An Open-Plan Home Partially Inspired By A Hitchcock Film!

An Open-Plan Home Partially Inspired By A Hitchcock Film!

An Open-Plan Home Partially Inspired By A Hitchcock Film!

Architecture

Amelia Barnes

Wickham House by Modo Architecture is a family home in Melbourne’s Strathmore. Photo – Derek Swalwell

The property features an inviting front garden. Photo – Derek Swalwell

The house (actually an elaborate film set) in Hitchcock’s thriller North by Northwest was a point of inspiration for the design, ‘specifically the feeling of weight from the brick structure, the lightness from the glass and timber, and the play of volumes internally,’ says Michael. Photo – Derek Swalwell

‘Our approach to this was to position the pool right in the centre. This then becomes the visual and formal anchor for the moment you walk in,’ says Michael of the pool’s placement. Photo – Derek Swalwell

Blinds surround the pool, allowing this to be closed off from the living areas as required. Photo – Derek Swalwell

A barbecue area in the outdoor area. Photo – Derek Swalwell.

Large windows take in garden views. Photo – Derek Swalwell

This hallway reading nook enjoys ample natural light. Photo – Derek Swalwell

Also integral to this home is the way the floor plan essentially hugs the outdoor lap pool. Photo – Derek Swalwell

While its appearance is strictly contemporary, look closer and you’ll see how Modo have specifically tailored this house’s design to suit the owners and their context. Photo – Derek Swalwell

Variations in volume and materiality subtly define different spaces within the home’s open communal area.  Photo – Derek Swalwell

The concrete block wall facilitates thermal mass to passively cool and warm the house. Photo – Derek Swalwell

A steel staircase with fine balustrades divides the living room from the kitchen, without fully eliminating the visual connection between the two. Photo – Derek Swalwell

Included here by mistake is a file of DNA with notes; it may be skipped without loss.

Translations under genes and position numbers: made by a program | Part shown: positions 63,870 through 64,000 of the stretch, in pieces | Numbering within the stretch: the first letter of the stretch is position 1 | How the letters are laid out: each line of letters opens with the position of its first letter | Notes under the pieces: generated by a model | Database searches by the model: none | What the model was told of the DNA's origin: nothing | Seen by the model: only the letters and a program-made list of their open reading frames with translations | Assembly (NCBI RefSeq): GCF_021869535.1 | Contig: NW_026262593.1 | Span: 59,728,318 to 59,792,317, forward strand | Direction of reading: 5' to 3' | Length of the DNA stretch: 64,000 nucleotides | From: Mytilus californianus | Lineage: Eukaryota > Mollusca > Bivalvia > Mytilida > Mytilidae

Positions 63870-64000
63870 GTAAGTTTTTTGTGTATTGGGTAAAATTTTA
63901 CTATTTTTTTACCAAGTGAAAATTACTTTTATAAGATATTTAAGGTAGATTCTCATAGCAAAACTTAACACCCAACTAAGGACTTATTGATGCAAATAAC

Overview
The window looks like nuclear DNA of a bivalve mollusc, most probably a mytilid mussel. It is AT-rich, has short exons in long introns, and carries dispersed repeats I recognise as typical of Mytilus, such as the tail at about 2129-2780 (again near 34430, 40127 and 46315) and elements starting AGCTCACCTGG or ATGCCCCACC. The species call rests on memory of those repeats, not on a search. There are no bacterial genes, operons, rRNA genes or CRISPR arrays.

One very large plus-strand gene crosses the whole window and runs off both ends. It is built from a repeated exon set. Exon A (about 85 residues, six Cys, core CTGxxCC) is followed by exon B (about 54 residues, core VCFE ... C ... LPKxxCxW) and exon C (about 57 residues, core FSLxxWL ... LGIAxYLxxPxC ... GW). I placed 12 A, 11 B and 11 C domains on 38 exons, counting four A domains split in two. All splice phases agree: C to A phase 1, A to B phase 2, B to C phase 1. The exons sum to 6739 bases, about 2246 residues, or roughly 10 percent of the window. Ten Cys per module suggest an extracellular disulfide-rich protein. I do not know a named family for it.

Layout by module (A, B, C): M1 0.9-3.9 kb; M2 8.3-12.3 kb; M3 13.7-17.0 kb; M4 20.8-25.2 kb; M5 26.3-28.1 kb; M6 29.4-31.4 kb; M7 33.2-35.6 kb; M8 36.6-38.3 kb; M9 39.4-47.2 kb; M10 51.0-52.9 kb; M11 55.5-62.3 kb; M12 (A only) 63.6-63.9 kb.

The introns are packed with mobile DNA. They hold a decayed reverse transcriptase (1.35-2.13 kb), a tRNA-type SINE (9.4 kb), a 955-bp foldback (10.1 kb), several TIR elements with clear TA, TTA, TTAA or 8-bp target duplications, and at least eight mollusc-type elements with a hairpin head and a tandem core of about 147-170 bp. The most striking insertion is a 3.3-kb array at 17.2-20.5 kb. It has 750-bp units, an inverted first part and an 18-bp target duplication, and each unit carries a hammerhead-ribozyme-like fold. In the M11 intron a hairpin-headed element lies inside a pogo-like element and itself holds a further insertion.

The living room’s raked ceiling allows the room to feel generous, while bringing in additional northern light. Photo – Derek Swalwell

‘It was also important for us that all rooms shared commonalities and felt unified, so our use of block wall and timber cladding was key to holding them together,’ says Modo director Michael Ong. Photo – Derek Swalwell

The upper storey looks directly out to a mature tree in front yard. Photo – Derek Swalwell

The use of timber extends to the bathroom cabinetry. Photo – Derek Swalwell

This Strathmore project (10 kilometres north-west of the Melbourne CBD) started with a relatively simple and standard brief for a family home, but clever planning by Modo Architecture has resulted in a unique design showcasing substance and personality.

The idea of open-plan living was floated early in the design process, and while both Modo and the client (a family of four) expressed interest in this arrangement, they were keen to avoid common drawbacks. ‘We spoke about how the idea of a modern, open living plan is often a large room with loose furniture, creating this ‘gymnasium’ and ‘hollow’ atmosphere,’ says Michael Ong, director of Modo. ‘They wanted the house to feel open, but not disconnected.’

In response, Modo designed the communal areas of the home as a generally open layout, but with subtle differences in materiality and volume that clearly distinguish spaces from one another. The kitchen, for example, adopts the form of a double-height space, whereas the adjacent dining room features a lowered timber ceiling. ‘This softens the acoustics and minimises echoes, creating a more intimate space, while the lowered height encourages you to sit deeper and relax more in your chair,’ explains Michael. A steel staircase with fine balustrades divides the living room from the kitchen, without fully eliminating the visual connection between the two. 

Also integral to this home is the way the floor plan essentially hugs the outdoor lap pool. This placement of the pool was very deliberate, Michael explains. ‘Our approach to this was to position the pool right in the centre. This then becomes the visual and formal anchor for the moment you walk in,’ he says. ‘Reflection from the water is bounced into the house throughout the day, and the pool not only becomes a place for the kids to train, but a visual element that adds to the interior.’

The use of concrete block work and various flat-roofed forms references the client’s love of mid-century and brutalist architecture. The Vandamm house (actually an elaborate film set) in Hitchcock’s thriller North by Northwest was also a point of inspiration, ‘specifically the feeling of weight from the brick structure, the lightness from the glass and timber, and the play of volumes internally,’ says Michael. Let this inspiration be the only similarity to living in a Hitchcock film! 

See more from Modo here.